Conversely, after Deng Xiaoping allowed China to run a market economy, confining its government largely to political matters, the Chinese economy boomed, converting socialist equality in poverty to capitalist inequality in wealth. No doubt, there has also been developing in China wealth inequity which is the subject of the rest of this post.
Inequity from Plunder
Wealth inequity is a threat to capitalism and should not be blamed on capitalism. The origins of wealth inequity have been identified centuries ago in the time of the American Independence and the drafting of the US Constitution. In a watershed era for mankind, the concept of human rights and ideas of good governance were intensively discussed and debated over a few decades. Among the writings of that era was “An Inquiry into the Principles and Policy of the Government of the United States” in which John Taylor of Caroline (1814, p.174) observed:
There are two modes of invading private property; the first, by which the poor plunder the rich, is sudden and violent; the second, by which the rich plunder the poor, slow and legal. One begets ferocity and barbarism, the other vice and penury, and both impair the national prosperity and happiness, inevitably flowing from the correct and honest principle of private property.
It is clear that plunder is a threat to capitalism which respects “the correct and honest principle of private property”. To paraphrase this astute observation on the origins of wealth inequity:
The rich plunder the poor slowly and legally, while the poor plunder the rich suddenly and violently.
The wealth inequality occurring through any form of plunder is wealth inequity because it is “unfair, being unrelated to effort, productivity or contribution to society”. Dishonest greed has been confused with capitalism. Today’s wealth inequality has resulted from decades when “the rich plunder the poor slowly and legally” – a form of dishonest greed, which contradicts honest private property and capitalism. Recent examples of this will be given below.
One form of plunder leads to its reverse form of plunder which, in this case, is when the poor plunder the rich suddenly and violently, as in a revolution. The most famous was the 1917 October revolution which led to the first communist dictatorship in the former Soviet Union. This and other socialist revolutions did not end well, because wealth equality is fundamentally unfair and led eventually to universal poverty in most cases.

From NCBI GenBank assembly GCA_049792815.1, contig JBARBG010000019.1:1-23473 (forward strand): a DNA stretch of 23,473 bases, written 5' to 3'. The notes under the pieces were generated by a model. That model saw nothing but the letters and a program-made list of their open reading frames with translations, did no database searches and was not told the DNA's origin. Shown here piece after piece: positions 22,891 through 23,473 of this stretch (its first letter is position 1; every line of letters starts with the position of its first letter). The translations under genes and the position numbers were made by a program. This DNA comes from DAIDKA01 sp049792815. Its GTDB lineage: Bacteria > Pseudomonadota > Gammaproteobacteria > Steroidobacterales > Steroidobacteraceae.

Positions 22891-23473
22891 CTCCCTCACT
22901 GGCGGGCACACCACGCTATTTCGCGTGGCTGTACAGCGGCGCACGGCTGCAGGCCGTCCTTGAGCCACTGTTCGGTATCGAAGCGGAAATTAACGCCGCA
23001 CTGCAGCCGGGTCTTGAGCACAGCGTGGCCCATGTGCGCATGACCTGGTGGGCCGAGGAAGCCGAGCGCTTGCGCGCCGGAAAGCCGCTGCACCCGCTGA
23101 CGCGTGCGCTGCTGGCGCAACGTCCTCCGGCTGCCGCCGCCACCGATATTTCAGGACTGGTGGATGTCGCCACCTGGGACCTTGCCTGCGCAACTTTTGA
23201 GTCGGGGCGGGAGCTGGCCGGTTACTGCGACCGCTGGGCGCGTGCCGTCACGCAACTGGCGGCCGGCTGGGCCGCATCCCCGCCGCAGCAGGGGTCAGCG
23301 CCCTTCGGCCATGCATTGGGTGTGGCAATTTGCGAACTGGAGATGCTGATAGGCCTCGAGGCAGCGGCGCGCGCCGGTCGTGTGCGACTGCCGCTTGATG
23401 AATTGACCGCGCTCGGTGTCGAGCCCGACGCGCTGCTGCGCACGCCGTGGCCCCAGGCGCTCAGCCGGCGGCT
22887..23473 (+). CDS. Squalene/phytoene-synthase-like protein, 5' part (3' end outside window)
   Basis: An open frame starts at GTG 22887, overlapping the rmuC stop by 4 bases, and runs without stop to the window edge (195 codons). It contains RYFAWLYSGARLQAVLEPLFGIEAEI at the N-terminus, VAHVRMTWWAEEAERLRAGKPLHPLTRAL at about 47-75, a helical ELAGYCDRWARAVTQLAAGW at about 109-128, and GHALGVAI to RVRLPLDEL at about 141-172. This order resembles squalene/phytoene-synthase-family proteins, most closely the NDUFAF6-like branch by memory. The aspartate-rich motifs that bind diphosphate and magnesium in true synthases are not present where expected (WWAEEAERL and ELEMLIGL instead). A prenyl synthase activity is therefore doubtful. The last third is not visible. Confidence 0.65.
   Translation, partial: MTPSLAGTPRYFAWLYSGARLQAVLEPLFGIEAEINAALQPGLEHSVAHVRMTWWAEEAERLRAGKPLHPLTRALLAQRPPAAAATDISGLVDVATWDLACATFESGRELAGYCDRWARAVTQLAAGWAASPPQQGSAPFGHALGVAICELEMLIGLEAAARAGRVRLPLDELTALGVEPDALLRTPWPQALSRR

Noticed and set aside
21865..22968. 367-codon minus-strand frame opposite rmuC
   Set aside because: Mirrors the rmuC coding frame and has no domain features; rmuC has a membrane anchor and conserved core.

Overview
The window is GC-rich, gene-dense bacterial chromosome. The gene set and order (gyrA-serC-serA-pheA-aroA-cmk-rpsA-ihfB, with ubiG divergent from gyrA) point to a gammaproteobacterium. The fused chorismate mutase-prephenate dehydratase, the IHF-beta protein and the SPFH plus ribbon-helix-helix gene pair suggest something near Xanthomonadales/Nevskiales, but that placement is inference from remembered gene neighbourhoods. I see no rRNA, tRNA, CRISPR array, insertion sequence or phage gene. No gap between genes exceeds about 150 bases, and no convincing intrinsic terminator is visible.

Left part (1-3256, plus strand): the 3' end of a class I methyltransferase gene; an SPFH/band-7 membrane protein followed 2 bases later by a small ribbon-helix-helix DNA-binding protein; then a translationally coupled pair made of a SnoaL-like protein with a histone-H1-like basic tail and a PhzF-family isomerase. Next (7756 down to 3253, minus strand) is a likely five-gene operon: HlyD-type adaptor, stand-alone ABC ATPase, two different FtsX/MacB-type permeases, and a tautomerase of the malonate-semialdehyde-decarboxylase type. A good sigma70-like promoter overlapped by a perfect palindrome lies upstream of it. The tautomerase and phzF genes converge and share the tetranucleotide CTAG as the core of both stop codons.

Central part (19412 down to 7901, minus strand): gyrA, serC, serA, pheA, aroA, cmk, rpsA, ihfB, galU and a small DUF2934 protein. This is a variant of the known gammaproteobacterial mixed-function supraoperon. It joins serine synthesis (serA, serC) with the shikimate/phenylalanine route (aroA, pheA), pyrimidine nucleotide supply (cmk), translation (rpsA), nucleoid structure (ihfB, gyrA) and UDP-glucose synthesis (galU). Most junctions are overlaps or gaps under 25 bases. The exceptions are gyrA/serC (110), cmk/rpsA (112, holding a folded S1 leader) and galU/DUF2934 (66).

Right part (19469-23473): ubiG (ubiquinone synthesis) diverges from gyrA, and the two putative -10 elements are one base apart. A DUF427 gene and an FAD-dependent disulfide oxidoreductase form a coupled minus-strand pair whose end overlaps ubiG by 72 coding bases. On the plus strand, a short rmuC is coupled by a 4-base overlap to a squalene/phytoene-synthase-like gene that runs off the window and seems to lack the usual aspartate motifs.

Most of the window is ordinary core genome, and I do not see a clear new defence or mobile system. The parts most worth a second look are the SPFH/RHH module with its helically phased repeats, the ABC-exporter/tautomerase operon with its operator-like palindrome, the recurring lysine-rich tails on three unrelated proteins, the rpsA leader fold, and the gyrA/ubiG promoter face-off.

Plunders of any sort victimize those who actually own and produce most of the wealth and are the honest working people in the middle which is the heart of capitalism. It is plunder, not capitalism, which causes today’s wealth inequity, manifested in gross and unfair inequality. There would be greater wealth equity and much less wealth inequality, if there were less plunder. The plunder in revolutions is easy to see, whereas the plunder in normal times is slow and legal, so it is hard to see and has been confused with capitalism.
The global financial crisis (GFC) was, and still is, a blatant example of systemic plunder when the rich financial services industry plunders the rest of society. It was endogenous to the system through the application of wrong economic theories and policies (Sy, 2012). The GFC and other financial crises have been used as instruments of systemic plunder where
Systemic plunder is plunder which is legally enabled by a rigged system.
An example of systemic plunder is the actions of the investment bank, Goldman Sachs (GS) which Matt Taibbi (2009) described as follows:
The world's most powerful investment bank is a great vampire squid wrapped around the face of humanity, relentlessly jamming its blood funnel into anything that smells like money.